I’ve been making lacto fermented homemade sauerkraut at for several years now. I got into making sauerkraut because my husband was suffering from a systemic yeast infection. He had rashes behind his knees, in his arm pits, and he even had a red ring around his neck. It looked like he’d been hung with a noose, it was pretty bad! He did a 30 day round of Diflucan, which didn’t help at all. Everything the doctors gave him did not work. I finally got tired of him suffering and took his case on myself.
The first thing I did was make him do a yeast cleanse. He absolutely HATED doing the cleanse, I made him drink four drops of oregano oil in a glass of water each day (I don’t really remember why) but he couldn’t stand this part of the treatment. I also made him take a candida cleanse product. He started taking pearls, which are probiotics. I also started making naturally fermented sauerkraut and pickles at home. Luckily he loves fermented foods and grew up eating them. He would eat a little homemade sauerkraut before each meal. Almost immediately he noticed he no longer had a “brain fog”, his words, not mine. His rashes started going away too. All the probiotics were working!
When the fire hit, we were on mandatory evacuation for two weeks! When we were finally let back in, power had not yet been restored (they were installing a new pole because the old one was lying on the ground burnt) and as you can imagine, everything in our refrigerators had to be tossed. Out went all the homemade sauerkraut.
We’ve been so busy dealing with multiple insurance companies, I really haven’t had much time to make another batch of sauerkraut. With all the fire related stress, my husband ended up getting his first case of shingles, and now he’s battling a skin infection from the shingles sore. He’s done three rounds of antibiotics, which I’m sure the yeast in his gut must be loving. He’s been taking a probiotic called Align every day but I think it’s time to fire up the sauerkraut again!
It’s been five days since I made this batch of sauerkraut. Today we tested it, and it’s perfect! The sauerkraut has a nice sour taste, and it’s nice and crunchy.
Before I started making sauerkraut, I thought I didn’t like sauerkraut, but I had only had the nasty canned stuff. Fermented homemade sauerkraut is so much better tasting than commercial sauerkraut. Give it a try!
How to Make Homemade Sauerkraut
Things you will need:
- 5 pounds of cabbage
- 3 tablespoons 100% natural sea salt (cannot be iodized)
- Glass quart jars (I used one big two-quart jar)
- Clean kitchen towels
- Rubber bands
First wedge the cabbage and remove the core.
Slice up all the cabbage and place it in a large glass or plastic bowl.
Keep in mind not all heads of cabbage are the same size. I used one and a half heads of cabbage. My cabbage was large and fairly tightly packed. I added three tablespoons of sea salt to the cabbage and tossed the cabbage with my hands to combine it. Pay attention to the size of your cabbage. If you are using less than 5 pounds, you need to adjust the salt.
Let the cabbage sit with the salt at least 10 minutes, sometimes I’ll let the salted cabbage sit 20 minutes and it’s easier to work with. The cabbage will begin to sweat from the contact with the salt. Now it’s time to vigorously massage the cabbage. You want to really give it all a good squeezing and bruising for about five minutes or so, this helps the cabbage release it’s water. The cabbage should look like this picture below, wilted and a little wet.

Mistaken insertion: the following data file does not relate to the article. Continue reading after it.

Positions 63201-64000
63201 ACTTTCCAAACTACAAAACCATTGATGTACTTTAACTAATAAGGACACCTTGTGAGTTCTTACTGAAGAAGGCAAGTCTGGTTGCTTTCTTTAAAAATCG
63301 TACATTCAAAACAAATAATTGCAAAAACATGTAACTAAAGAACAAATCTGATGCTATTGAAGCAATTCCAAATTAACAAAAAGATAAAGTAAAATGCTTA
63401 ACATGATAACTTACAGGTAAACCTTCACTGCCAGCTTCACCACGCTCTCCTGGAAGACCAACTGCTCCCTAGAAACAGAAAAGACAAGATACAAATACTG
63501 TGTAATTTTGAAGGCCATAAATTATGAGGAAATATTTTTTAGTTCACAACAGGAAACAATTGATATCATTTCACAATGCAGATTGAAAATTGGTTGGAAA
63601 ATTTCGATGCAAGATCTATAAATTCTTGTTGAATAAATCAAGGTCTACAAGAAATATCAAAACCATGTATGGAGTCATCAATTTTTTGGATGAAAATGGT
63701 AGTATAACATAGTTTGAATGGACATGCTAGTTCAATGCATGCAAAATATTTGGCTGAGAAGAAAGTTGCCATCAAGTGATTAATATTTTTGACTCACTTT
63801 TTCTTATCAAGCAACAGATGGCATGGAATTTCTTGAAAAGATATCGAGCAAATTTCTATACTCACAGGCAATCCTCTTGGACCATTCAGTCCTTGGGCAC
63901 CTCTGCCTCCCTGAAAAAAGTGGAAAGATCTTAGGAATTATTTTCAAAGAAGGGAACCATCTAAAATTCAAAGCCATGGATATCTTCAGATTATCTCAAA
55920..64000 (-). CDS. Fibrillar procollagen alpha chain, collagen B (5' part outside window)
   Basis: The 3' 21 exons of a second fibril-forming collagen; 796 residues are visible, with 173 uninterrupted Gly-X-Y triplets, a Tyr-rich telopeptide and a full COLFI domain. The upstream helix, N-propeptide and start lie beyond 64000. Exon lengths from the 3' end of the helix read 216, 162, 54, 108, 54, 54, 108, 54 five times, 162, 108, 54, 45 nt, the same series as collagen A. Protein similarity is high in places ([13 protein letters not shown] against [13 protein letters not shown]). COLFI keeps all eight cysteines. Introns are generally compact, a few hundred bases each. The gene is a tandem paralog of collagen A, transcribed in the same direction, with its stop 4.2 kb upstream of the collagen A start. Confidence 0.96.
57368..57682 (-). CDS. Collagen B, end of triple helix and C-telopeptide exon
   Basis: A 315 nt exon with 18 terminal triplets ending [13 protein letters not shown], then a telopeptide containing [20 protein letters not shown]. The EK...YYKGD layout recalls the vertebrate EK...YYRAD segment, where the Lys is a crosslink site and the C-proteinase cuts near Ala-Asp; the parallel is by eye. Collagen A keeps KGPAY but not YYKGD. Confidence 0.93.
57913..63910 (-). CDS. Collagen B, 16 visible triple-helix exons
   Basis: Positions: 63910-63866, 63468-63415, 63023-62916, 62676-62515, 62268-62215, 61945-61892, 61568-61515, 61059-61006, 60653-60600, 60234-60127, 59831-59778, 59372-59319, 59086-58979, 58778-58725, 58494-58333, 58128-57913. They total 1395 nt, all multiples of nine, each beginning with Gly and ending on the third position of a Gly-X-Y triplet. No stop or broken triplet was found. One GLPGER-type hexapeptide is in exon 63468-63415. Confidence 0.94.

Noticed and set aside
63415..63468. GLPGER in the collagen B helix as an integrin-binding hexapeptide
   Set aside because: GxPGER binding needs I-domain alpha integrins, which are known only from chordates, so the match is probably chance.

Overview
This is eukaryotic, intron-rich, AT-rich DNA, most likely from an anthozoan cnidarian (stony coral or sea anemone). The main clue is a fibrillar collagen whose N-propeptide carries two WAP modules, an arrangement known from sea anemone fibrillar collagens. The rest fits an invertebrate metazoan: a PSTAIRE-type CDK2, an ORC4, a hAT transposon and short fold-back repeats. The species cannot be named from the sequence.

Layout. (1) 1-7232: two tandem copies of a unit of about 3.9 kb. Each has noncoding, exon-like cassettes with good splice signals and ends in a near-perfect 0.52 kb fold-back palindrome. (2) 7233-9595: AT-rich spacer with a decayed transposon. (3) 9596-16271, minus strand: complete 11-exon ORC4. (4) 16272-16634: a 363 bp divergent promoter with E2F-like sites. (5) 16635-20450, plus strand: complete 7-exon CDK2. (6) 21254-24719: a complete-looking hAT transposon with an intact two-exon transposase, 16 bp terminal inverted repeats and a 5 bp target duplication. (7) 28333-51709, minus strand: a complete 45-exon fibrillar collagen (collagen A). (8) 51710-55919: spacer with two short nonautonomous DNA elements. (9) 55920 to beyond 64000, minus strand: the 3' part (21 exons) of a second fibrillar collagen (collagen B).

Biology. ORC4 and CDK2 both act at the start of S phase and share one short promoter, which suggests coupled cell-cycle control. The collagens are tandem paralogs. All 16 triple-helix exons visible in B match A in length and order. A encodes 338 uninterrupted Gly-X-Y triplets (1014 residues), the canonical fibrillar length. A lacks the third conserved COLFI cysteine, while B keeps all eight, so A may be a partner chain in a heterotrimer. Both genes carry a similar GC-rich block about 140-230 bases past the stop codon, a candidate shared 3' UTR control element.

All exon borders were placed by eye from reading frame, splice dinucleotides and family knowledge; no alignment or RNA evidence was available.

Now, it’s time to pack the mason jar. I find using a canning funnel helps get the cabbage in the jar and not on the counter.
Pack the jar with cabbage. Put several inches of cabbage in the jar, then pack it down tightly with your fist, or a vegetable pounder. I use a pounder looking thing that came with my LEM meat grinder. Repeat until all the cabbage is tightly packed into the jar. The cabbage should have released enough liquid that the cabbage is submerged, if it isn’t submerged try and pack the cabbage tighter. The cabbage will release more liquid as it sits in the salt.
Be sure to have at least a few inches of head space, the cabbage liquid will sometimes over overflow the jar as it’s fermenting and bubbling up.
Weigh the cabbage down so it stays submerged in the water. I use a quart ziplock bag filled halfway full of water, this keeps the cabbage submerged.
Top the jar with a clean kitchen towel and secure the towel with a rubber band.
Let the sauerkraut sit on your kitchen countertop for at least five days. If your house is kept cold, the sauerkraut could take a few extra days. After fermenting five days taste the sauerkraut and see if you like the flavor, if you do like it, discard the ziplock bag and put a lid on the jar. Store the sauerkraut in the refrigerator. If your kraut needs more time, put the ziplock bag back inside the jar, secure the kitchen towel, and let the sauerkraut sit on the counter another day. Repeat daily until the sauerkraut is to your liking.
Optional Homemade Sauerkraut Addins:
Remember the salt ratio of five pounds vegetables salted with three tablespoons sea salt.
- One or two thinly sliced shallots mixed in with the cabbage.
- Curtido – slices of seeded jalapeno, a few shredded carrots, and thinly sliced onion mixed with the cabbage. For some reason, I’ve never had homemade sauerkraut with jalapenos turn out hot, something about the fermenting process neutralizes the capsaicin in the jalapenos.
- Make pink sauerkraut by using half green cabbage and half red cabbage.
- Thinly sliced seeded bell pepper mixed in with the cabbage.
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